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Blog Author Angelique Sanders

Weekly safety news. Stay in touch with regulations from OSHA, NFPA, and other safety codes. Find out about other companies' best and worst practices. We scour the internet to provide you with helpful training resources and the latest safety information.


Monday, March 19, 2012

OSHA Sues Manatee School For Arts, A Charter School, For Violation Of Whistleblower Law

OSHA has sued Renaissance Arts and Education Inc., doing business as Manatee School for the Arts in Palmetto, to reinstate a former employee with full back wages and benefits. The lawsuit results from an OSHA investigation that found the privately-run charter school had unlawfully and intentionally terminated the worker's employment for voicing and reporting concerns regarding hazards in the school's two theaters – activities that are protected by the whistleblower protection provisions of Section 11(c) of the Occupational Safety and Health Act.

A response from the school was reported in the Herald-Tribune. It stated:

"David Kraner, chair of the school’s governing board, denied that the school’s theaters lacked a sprinkler system and said that the employee was let go for reasons that had nothing to do with the complaint to OSHA."

The OSHA press release provides this description of what happened:

On June 20, 2009, the employee submitted a letter to his direct supervisor that addressed alleged safety hazards, specifically, improperly placed extension cords and a lack of sprinkler systems. The school did not respond to the letter. On July 14, the employee filed a complaint with OSHA reporting the same concerns. After OSHA communicated with the school, on July 30, the employee disputed the school's response to the safety complaint, and the employee was notified that his position was being terminated. On Aug. 4, OSHA performed a safety inspection and cited the school for safety violations related to the employee's expressed concerns.

The Labor Department's suit, filed in the U.S. District Court for the Middle District of Florida, Tampa Division, asks for an order that includes a permanent injunction against the school to prevent future violations of the OSH Act. It also seeks the reinstatement of the former employee with full benefits; payment of back wages, punitive damages and compensatory damages; removal of references to the matters at issue in this case from the employee's personnel file; and any other appropriate relief. The Labor Department's Regional Office of the Solicitor in Atlanta is representing OSHA in court.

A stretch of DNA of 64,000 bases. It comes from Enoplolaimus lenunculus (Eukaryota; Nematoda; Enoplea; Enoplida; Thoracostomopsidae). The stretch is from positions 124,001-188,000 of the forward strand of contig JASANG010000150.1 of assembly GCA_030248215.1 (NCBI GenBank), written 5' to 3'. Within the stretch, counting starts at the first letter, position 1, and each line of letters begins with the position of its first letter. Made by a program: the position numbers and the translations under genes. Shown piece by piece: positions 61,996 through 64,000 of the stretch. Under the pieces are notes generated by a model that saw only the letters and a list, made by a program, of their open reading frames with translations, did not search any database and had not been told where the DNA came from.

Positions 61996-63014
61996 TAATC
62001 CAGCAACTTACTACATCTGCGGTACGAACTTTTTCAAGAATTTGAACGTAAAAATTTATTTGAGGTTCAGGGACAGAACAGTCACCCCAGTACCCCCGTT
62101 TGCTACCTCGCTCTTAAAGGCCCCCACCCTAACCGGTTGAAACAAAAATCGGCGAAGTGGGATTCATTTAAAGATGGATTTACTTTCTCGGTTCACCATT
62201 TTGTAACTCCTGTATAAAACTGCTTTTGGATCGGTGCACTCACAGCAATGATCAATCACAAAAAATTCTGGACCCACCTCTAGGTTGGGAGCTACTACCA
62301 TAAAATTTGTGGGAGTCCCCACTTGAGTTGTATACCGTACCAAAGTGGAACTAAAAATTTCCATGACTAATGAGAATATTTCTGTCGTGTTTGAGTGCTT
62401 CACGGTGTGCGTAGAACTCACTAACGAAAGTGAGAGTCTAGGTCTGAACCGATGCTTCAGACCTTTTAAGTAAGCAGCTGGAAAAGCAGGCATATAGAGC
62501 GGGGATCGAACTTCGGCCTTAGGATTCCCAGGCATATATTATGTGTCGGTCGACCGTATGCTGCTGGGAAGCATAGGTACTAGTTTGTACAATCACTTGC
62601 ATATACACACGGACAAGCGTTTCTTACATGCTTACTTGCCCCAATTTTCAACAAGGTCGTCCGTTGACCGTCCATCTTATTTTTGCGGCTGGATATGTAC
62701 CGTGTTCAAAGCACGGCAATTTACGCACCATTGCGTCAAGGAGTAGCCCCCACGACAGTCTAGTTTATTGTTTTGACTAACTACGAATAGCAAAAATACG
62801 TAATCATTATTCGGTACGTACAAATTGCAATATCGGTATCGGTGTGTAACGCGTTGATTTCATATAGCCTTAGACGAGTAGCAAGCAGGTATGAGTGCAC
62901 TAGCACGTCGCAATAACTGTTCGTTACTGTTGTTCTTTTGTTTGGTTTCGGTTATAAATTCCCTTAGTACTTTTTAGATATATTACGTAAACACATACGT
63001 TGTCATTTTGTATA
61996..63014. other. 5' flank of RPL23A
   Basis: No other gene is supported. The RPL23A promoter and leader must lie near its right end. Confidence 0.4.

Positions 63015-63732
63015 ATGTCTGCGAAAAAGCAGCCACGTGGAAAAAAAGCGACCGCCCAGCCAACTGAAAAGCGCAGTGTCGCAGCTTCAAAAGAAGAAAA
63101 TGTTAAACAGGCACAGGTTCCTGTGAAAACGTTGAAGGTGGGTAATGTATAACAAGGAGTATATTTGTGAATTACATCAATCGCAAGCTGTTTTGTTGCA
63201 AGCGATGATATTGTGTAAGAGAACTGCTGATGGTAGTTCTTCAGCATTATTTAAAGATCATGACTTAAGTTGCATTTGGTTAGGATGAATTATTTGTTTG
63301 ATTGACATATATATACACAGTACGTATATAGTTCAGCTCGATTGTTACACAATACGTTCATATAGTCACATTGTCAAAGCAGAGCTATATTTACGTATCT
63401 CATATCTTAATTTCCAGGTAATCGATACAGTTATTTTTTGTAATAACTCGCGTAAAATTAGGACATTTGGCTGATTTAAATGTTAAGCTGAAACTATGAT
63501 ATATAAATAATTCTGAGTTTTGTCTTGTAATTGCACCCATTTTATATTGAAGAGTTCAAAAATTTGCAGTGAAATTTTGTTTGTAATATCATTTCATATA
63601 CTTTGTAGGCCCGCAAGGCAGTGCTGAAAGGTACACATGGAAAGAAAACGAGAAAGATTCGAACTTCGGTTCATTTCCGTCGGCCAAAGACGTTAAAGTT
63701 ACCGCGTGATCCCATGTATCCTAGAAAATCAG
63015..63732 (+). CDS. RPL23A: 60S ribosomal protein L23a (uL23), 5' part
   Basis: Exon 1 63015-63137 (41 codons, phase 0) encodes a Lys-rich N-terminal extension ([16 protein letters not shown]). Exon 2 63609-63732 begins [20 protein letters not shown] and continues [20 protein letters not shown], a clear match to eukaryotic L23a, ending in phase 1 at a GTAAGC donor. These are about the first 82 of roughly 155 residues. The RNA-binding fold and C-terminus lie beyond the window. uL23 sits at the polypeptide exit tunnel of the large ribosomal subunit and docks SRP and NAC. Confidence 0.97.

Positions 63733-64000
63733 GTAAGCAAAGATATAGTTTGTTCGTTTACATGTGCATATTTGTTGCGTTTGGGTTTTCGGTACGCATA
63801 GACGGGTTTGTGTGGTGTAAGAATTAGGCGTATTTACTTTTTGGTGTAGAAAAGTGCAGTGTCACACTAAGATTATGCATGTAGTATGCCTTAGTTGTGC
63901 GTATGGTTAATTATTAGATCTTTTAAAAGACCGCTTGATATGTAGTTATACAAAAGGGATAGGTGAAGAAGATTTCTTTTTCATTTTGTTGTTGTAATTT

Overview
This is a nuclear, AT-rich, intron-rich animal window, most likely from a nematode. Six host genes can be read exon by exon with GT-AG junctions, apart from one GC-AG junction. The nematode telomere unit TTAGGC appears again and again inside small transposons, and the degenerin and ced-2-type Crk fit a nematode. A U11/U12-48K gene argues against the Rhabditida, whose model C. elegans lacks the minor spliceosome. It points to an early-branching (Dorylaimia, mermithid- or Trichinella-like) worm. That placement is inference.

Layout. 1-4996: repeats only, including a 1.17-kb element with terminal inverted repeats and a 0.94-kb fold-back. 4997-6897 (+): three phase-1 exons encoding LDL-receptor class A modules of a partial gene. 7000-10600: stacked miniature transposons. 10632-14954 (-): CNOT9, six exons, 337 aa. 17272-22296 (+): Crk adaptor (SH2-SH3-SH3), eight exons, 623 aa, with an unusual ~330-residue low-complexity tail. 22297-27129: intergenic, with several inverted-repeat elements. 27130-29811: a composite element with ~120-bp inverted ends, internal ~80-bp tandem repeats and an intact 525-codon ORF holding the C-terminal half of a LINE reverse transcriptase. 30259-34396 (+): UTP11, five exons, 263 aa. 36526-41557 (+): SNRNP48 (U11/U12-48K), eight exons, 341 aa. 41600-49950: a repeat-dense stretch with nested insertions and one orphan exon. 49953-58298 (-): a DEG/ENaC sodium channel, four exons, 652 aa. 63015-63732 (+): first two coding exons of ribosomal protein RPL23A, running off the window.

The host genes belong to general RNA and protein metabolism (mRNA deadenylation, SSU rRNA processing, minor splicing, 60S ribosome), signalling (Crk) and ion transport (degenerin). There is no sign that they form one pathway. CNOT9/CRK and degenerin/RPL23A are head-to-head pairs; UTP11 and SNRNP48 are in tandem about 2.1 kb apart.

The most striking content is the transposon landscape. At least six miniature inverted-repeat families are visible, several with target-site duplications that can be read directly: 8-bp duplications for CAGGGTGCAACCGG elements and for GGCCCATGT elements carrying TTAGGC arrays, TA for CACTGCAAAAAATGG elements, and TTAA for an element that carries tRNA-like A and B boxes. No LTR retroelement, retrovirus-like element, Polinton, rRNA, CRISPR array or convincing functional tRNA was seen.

OSHA enforces the whistleblower provisions of Section 11(c) of the OSH Act and 20 other statutes protecting employees who report violations of various securities, trucking, airline, nuclear, pipeline, environmental, rail, maritime, health care, consumer product and food safety laws.

Under the various whistleblower provisions enacted by Congress, employers are prohibited from retaliating against employees who raise various protected concerns or provide protected information to the employer or to the government. Employees who believe they have been retaliated against for engaging in protected conduct may file a complaint with the secretary of labor for an investigation by OSHA's Whistleblower Protection Program. Detailed information on employee whistleblower rights, including fact sheets, is available online at http://www.whistleblowers.gov.

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posted by Steve Hudgik
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1 Comments:

Anonymous Munro's Safety Apparel said...

All employees of any company or business have the right to a safe working environment. They should not be punished for voicing their concerns.

12:58 PM  

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